“I’m on Day 6 and I’ve been throwing up all day. Is this normal?”
“It’s Day 16, and my sinuses are so clogged, I can barely breathe. Is this normal?”
“I’m on Day 22; I am having the worst hair day, and I got a flat tire on the way to work. Is this normal?”
Okay, maybe that last one sounds far-fetched, but we hear questions like this on social media and the Whole30 forum all the time. You do the Whole30, experience some unpleasant symptoms along the way, and assume they’re Whole30-related. But still… they’re not exactly what we outlined in our Whole30 Timeline (page 32 in The Whole30), so you hit us up on Facebook, Instagram, Twitter, or Snapchat to see if it’s a common occurrence on the program.
Of course, we’re not doctors, and we can’t accurately medically diagnose your symptoms in 140 characters or less. But there’s one thing you absolutely have… and that’s an Attentional Bias.
An Attentional Bias is the tendency of your perception to be affected by your recurring thoughts. Psychologists say an effect of this bias is that you can become overly focused on a single stimulus, neglecting to notice other aspects of the situation. (Translation: you think what you see is the whole story.) So what does this have to do with the Whole30?
You’ve spent the last several days or weeks planning and preparing for your program. It feels like everything is all Whole30, all the time, especially if it’s your first program. It can feel like the Whole30 is present in your thoughts, words, or actions every waking minute. Plus, you’ve been super focused on the physical benefits of the program (crossing your fingers that energy bursts/restful sleep/clearer skin/a flatter stomach happen to you) while steeling yourself for some of the not-so-pleasant side effects we warn you about.
So of course when something unusual or unpleasant happens in your body during those 30 days, you assume it’s because of the Whole30. Because isn’t EVERYTHING about the Whole30 right now? This is why, when you get a headache, throw up, feel your eyes start to itch, or break out in a rash, the first thing you do is ask us, “Hey, is this normal?”
Sometimes, yes. Lots of times, no. Here’s a general guide of what’s normal(ish) and not-at-all-normal when it comes to the Whole30.
Here are some very normal (although not super pleasant) symptoms you may experience on the Whole30, especially in the first 14 days. (We explain these in detail in the Whole30 Timeline and the FAQ section of The Whole30.)
- Headaches (dull)
- Brain fog
- General malaise
- Mild digestive issues (bloating, irregularity)
These are particularly common if, pre-Whole30, you’ve been eating a Standard American Diet (S.A.D.), are coming off a major Carb-a-Palooza binge (starring Sugar ‘n Gluten), or have been following conventional health and fitness recommendations to eat lots of whole grains and low-fat-everything every two hours, six times a day.
In addition, if you have an autoimmune or chronic health condition, it’s not unusual for your specific symptoms (arthritic joints, psoriasis, fatigue, etc.) to get worse before they get better. (This usually happens around the third week of the program; again, we explain why in The Whole30.)
Not It. (Not Normal.)
Outside of these general symptoms, it’s probably not normal… which means it’s probably related to something other than the Whole30. Let us tell you a story:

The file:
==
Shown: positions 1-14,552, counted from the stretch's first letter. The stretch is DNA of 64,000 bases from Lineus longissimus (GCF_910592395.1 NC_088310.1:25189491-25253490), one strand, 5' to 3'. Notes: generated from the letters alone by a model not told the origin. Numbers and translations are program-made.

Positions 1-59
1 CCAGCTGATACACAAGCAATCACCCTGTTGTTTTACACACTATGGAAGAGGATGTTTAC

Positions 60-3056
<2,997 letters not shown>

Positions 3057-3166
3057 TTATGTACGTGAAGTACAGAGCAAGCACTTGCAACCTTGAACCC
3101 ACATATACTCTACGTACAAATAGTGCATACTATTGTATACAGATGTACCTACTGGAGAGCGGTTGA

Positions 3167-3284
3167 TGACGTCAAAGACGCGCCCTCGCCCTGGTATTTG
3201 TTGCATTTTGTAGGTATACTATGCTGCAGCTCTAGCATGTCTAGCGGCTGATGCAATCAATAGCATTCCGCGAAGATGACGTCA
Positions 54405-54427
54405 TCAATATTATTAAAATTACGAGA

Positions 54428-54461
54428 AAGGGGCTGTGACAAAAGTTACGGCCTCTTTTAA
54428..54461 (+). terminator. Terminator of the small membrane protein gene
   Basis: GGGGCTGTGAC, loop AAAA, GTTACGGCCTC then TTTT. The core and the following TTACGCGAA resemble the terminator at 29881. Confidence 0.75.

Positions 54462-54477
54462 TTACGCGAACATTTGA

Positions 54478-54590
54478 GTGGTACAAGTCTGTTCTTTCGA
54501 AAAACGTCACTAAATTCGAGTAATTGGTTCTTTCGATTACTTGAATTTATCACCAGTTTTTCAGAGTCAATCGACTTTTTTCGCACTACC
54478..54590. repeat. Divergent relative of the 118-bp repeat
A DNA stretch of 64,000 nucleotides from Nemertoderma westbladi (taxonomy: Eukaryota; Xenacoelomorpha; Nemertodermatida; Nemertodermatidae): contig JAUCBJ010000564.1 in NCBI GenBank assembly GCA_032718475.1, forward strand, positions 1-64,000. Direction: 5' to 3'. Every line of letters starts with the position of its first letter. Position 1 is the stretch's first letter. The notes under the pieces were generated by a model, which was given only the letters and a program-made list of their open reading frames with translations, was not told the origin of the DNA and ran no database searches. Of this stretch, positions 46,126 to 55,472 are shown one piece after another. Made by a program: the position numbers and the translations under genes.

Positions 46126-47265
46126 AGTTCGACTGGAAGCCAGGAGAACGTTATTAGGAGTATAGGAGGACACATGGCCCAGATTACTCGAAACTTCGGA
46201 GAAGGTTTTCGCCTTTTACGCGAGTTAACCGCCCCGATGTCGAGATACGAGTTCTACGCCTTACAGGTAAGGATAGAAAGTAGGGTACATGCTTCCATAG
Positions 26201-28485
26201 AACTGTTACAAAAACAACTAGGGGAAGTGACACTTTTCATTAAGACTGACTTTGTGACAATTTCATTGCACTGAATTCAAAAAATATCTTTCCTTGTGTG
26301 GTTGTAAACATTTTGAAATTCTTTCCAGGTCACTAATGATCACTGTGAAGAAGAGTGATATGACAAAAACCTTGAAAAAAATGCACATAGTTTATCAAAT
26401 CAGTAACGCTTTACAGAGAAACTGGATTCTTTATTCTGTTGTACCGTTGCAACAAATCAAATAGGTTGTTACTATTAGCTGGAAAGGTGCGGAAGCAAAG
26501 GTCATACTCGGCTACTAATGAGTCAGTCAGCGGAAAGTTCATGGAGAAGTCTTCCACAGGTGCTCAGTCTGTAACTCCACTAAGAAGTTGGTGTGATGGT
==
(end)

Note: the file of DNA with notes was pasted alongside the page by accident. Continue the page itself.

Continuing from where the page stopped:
A few months ago, Whole30 co-founder Melissa Hartwig was chatting with an acquaintance in San Diego who was doing the program for the first time. The Whole30’er mentioned things were kind of rough; her eyes were itchy, she was really congested, and she just felt really run down… but she was hoping it would pass once she got a little further along in the program. Melissa gently said, “So, it’s spring. And the trees are all in bloom. And there’s pollen everywhere. Do you have any seasonal allergies?” And the girl looked startled, saying, “Oh, well, I actually do. I didn’t even think of that!”
Not everything is about the Whole30. Specifically, the following symptoms are indicative of something else going on—and you should immediately call your doctor instead of Tweet at us for help.
- Nausea, vomiting, abdominal pain
- Serious vertigo, dizziness, fainting
- Rashes or hives
- Sinus congestion, runny nose, coughing
If you experience any of these symptoms (or anything we haven’t listed here, but feels concerning), it could be food poisoning, an environmental trigger (like pollen, your new detergent, or air quality), a cold or the flu, a bacterial infection, or some other sort of medical issue… but it’s almost certainly not because you’re doing the Whole30.
When In Doubt…
The Whole30 can come with some unpleasant side effects, but they’re more of an annoyance, not anything that would stop you in your tracks. If you call in sick to work, experience a dramatic downturn in how you feel, or just wonder if what’s happening to you is normal, it’s always a good idea to check in with your doctor. (Ideally, they’ll already know you’re doing the Whole30, because you spoke with them ahead of time.)
If you’re in the middle of one of the less-pleasant-but-still-typical Whole30 Timeline stages (The Hangover, I Just Want a Nap, Kill All the Things), you can still check with your doctor, but you can also check our free forum or social media feeds* for help. We’ll give you our best advice to see you through, reassure you that this, too, shall pass… and remind you to keep going, because Tiger Blood is on your horizon!
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